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How Bulimia Affects Your Period

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Bulimia nervosa (BN) may cause changes in your menstrual cycle, or period. It has been known to shorten cycles, stop the period for a short period of time, give you more periods, and cause a light flow during the cycle. All of these changes indicate that there are hormonal disruptions that are occurring with bulimia. (1)

Any condition that affects your nutritional intake has the potential to affect your menstrual period. When asking yourself, “can bulimia cause irregular periods,” there are a few things to consider, starting with your eating habits. Individuals with bulimia nervosa, like other eating disorders, can often become malnourished. Malnutrition, regardless of a persons’ weight, can potentially affect an individual's period. (1)

Purging can cause electrolyte imbalances leading to dehydration. Malnutrition can also affect hormonal production or response which can alter menstrual periods.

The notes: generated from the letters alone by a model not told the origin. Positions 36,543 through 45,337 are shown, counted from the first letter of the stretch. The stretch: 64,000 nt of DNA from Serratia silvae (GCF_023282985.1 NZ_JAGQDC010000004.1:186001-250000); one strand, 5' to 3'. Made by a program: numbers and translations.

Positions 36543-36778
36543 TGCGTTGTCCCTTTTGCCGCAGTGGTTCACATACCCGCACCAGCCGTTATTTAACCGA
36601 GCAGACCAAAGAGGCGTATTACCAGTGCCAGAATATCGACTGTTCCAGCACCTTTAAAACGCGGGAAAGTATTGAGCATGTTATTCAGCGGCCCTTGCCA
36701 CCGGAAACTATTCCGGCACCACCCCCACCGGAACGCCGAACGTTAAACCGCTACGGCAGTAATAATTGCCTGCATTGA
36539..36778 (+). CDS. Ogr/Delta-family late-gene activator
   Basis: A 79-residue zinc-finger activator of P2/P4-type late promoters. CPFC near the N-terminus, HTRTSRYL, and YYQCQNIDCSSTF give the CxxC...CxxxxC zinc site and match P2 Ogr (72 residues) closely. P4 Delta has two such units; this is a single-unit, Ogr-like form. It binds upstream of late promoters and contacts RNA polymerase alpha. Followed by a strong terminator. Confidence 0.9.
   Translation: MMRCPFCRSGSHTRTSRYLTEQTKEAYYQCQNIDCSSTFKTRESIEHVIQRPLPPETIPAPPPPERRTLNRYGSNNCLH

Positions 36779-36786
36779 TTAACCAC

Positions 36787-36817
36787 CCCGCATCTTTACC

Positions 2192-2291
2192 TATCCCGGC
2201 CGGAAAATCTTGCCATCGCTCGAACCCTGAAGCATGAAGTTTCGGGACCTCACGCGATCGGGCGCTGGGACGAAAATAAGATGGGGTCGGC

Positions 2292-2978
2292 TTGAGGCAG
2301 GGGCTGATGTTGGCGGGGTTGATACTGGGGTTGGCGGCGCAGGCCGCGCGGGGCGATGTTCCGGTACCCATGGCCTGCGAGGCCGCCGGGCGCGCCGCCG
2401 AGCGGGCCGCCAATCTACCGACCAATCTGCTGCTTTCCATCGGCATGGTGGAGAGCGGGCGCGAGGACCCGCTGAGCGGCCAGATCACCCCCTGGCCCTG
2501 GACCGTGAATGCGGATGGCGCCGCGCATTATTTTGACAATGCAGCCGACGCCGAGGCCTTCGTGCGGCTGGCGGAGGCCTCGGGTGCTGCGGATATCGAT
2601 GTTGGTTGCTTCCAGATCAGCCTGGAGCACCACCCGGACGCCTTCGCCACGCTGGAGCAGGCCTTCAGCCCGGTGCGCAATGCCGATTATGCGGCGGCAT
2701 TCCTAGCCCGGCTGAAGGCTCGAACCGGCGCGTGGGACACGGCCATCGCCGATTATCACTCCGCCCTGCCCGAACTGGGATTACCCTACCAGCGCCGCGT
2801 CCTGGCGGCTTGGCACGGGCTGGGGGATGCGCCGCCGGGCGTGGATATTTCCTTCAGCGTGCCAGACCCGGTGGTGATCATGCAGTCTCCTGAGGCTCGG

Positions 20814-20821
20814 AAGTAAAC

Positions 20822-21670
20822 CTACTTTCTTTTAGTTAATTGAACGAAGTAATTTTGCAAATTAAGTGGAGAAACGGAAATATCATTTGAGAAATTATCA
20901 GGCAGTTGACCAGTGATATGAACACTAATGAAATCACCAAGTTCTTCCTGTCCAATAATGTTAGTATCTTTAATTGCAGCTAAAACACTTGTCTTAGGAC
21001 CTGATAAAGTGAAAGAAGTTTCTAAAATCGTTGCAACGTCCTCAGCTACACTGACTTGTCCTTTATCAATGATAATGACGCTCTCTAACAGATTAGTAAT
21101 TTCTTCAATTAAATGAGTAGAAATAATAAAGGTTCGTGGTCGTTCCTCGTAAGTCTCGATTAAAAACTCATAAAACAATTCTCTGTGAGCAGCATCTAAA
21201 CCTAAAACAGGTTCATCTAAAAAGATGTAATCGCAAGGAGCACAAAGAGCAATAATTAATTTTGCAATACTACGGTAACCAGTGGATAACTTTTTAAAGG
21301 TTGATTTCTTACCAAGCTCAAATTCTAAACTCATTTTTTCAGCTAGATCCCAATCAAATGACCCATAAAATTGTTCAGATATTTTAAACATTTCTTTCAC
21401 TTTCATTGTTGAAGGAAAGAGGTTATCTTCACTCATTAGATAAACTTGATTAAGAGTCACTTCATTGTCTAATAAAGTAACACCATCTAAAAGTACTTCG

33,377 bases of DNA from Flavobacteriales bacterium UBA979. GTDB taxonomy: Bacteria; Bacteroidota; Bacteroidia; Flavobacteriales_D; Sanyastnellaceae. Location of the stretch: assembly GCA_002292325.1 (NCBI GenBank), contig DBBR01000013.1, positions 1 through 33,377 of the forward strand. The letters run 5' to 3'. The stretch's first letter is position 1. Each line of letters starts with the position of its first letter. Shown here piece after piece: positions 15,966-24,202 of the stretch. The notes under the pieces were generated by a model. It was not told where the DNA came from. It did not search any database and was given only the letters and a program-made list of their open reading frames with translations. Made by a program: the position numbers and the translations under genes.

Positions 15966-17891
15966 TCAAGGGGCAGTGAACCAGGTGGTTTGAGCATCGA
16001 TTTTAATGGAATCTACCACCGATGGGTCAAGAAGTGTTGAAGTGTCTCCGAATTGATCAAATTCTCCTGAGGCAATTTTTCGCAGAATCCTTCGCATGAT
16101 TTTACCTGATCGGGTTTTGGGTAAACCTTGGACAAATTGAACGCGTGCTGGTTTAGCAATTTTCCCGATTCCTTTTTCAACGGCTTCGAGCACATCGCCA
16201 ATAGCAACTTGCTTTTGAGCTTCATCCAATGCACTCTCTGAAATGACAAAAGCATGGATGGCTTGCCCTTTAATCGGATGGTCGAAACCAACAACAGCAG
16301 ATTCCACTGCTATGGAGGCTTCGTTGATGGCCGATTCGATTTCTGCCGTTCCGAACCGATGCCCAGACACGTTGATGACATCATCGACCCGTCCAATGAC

In one study, all 14 patients with bulimia had pathologically low follicle-stimulating hormone (FSH) and luteinizing hormone (LH) levels. Pathologically low means it’s altered enough to cause a distinct state of disease. 

In the study, two thirds of those with bulimia nervosa had polycystic ovarian syndrome (PCOS), which is known to affect periods. The malnutrition associated with BN results in hormonal dysfunction, menstrual disturbances and infertility. 

Many doctors say that hormone treatment is the solution. However, doctors in Hungary concluded that estrogen replacement is not the best treatment. Early treatment of the eating disorder is more appropriate. The doctors also stated that it is questionable to prescribe excessive hormonal contraceptives. (2)

How Bulimia Affects Your Period

What About Foods Affecting Hormone Production?

Some people might suggest adding foods, herbs, and spices that are high in phytoestrogens and phyto progestins. Soy milk increases estradiol levels. Herbs such as black cohosh, yam, licorice, red clover, thyme, turmeric, hops, damiana, oregano, and verbena have the capacity to raise or lower hormonal levels in the body. (3) Of course it is always best to consult with your treatment team first.